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Old 05-05-2012, 03:24 PM   #21
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That is a lot of turmoil to go through and like everyone else I am glad it has a better outcome than expected.

My takeaway from your story is that if I end up in a similar situation, maybe I would question the "emergency" need for the test.

I went through quite a few months recently with my mom and a medical condition from which she ultimately -- and surprisingly -- died. During the last bits of those months I got a glimpse of "the man behind the curtain" and had to learn to ask questions much more diligently.

With medicine as with money, I feel no one will watch out for our interests as well as we do. We are our own first line of defense.

I have lost a lot of trust in those whom I trusted before.
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Old 05-05-2012, 04:53 PM   #22
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And finally, you probably shouldn't do anything else at all until the blood in your urine has gone away and you have a satisfactory explanation of what was causing it. Maybe both of those have happened, but you didn't report them yet.
ARB57...consider getting copies of the CT scan and get another opinion, preferably from a urologist. The CT scan results belong to you. I agree with BigNick in that you need to find the reason for the "large amount of blood". That would seem more important than the bill at the moment. Once you've done that, depending on the other opinion....you can decide how you want to handle the bill.
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Old 05-05-2012, 05:12 PM   #23
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IMHO, if the subsequent tests were only required to debunk the faulty diagnosis or only administered because of the faulty diagnosis, I'd work with you insurance company and the billing department to get those adjusted or eliminated. You do in fact owe them money, but you have recourse. You can dispute the bill and sate your reasons. Worse that can happen is you are told no.

I had a single drop of blood in the toilet one morning about 15 years ago. I searched high and low for the source. No external bleeding, no sneaky bloody nose, nothing! Just a single drop of blood in a bowl of yellow water. Urologist took tests, found nothing and shrugged his shoulders. I'm still alive. Glad it seems to be nothing, but definitely follow up with your urologist.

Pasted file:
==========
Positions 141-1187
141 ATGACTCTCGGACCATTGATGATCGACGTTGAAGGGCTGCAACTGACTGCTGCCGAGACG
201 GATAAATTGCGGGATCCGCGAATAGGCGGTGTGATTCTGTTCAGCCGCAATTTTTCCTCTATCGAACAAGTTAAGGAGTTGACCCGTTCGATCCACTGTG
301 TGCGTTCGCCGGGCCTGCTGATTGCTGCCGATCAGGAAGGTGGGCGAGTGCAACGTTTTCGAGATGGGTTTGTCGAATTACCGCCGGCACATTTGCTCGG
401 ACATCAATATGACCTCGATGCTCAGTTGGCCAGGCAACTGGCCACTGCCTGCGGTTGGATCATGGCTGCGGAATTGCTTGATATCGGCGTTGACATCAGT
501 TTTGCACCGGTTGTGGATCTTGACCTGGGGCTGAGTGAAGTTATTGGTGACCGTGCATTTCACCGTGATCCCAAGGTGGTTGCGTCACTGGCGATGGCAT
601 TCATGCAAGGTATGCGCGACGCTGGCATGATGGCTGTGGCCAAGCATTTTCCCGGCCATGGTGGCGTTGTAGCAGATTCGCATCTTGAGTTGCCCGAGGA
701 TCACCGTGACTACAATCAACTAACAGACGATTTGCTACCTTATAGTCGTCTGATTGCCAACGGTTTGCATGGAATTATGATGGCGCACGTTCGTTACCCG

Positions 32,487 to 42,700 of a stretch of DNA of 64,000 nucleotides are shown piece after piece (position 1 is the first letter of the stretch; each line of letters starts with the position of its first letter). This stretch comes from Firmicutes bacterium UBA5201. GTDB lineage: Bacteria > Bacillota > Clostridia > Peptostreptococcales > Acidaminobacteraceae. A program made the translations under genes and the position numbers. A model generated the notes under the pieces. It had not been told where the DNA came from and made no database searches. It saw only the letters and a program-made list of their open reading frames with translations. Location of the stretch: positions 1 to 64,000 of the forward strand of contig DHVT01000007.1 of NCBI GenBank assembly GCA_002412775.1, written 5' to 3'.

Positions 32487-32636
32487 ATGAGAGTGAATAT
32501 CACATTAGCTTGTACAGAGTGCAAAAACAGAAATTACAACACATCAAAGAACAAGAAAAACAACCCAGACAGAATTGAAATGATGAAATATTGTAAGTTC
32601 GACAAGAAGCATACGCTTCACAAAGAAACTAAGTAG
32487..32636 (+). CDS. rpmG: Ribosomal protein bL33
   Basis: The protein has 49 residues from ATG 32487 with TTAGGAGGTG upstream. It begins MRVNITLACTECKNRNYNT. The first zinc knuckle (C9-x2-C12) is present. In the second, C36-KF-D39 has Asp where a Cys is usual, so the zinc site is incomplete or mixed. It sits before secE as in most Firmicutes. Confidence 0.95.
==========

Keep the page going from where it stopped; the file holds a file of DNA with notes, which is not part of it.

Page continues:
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Old 05-05-2012, 05:24 PM   #24
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Your profile indicates that you are in WA. Were I you I would find the best urologist in Seattle or Portland for a consult. If you don't know where to start I would look at faculty at the U of WA or OHSU. Bring a copy of all the lab results and CT scan.

Something bled into your bladder. You want to know why.
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Old 05-06-2012, 12:38 AM   #25
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Medicine is an Art not a Science

I am glad for you it wasn't a tumor that would have been a horrible diagnosis and one I wouldn't wish on anyone. I think $3k for peace of mind is okay. Empirically it probably was a stone (as you haven't told us yet what the final diagnosis is) and I question why a CT scan was performed when an ultrasound would have been faster and a lot cheaper. But, that is the choice the physician made at the time and based on what he sees. A lot of the diagnosis is based on clinical signs and symptoms. But, many patients present differently making that hard to interpret. The very best physicians I have worked with rarely order tests and treat empirically. It is also partially true that the malpractice issue is causing physicians to order tests to back-up their already formed diagnosis. There are others who are not so confident and perform "shot-gun" testing hoping to find something to assist them in the diagnosis. You can see the difference based on the amounts of tests ordered by a particular doctor. Most of medicine is really palliative care and 99% of problems will heal themselves and they know that well. In the ER it is hours of repeated sniffs and sniffles followed by the panic of real emergencies. In between are the "routine" emergencies. So, in their defense it gets frustrating to see so many patients coming to the ER with nothing serious wrong with them. Worse are the GOMERS (get out of my emergency room) who are chronic emergency room patients. So, it is a very tough profession. And the meaning of the word "professional" means in one sense artistic and not academic. That is the main difference between a PhD and an MD or for that matter a JD (Doctorate of Jurisprudence). A PhD is an academic degree based on skill and original research with significant contribution to science. A professional degree is largely "monkey see - monkey do" and rote learning. Did you know there aren't even grades at many Medical Schools? It is mostly pass/fail and if you fail you repeat the year you failed. But still it is a good system and the US has some of the best medical schools in the world. It just isn't the same thing as an academic degree nor should it be. The extremely gifted actually go on to earn a PhD after their medical school and are who I look for to have as my own personal physician. Additionally, the mannerism of their professional conduct can make the largest difference in outcomes. I have seen doctors that are perceived to be the very best who really are that good but have that added ability to act well and to make a theater of each patient's treatment. It is a very interesting fact that the patient's perception of the care is a large part of recovery and successful outcome. Compassionate and personal attention goes a long way towards successful treatment. Anyway, I though a bit of insight into the world of Emergency Medicine might help understand some of the issues from the other side of things.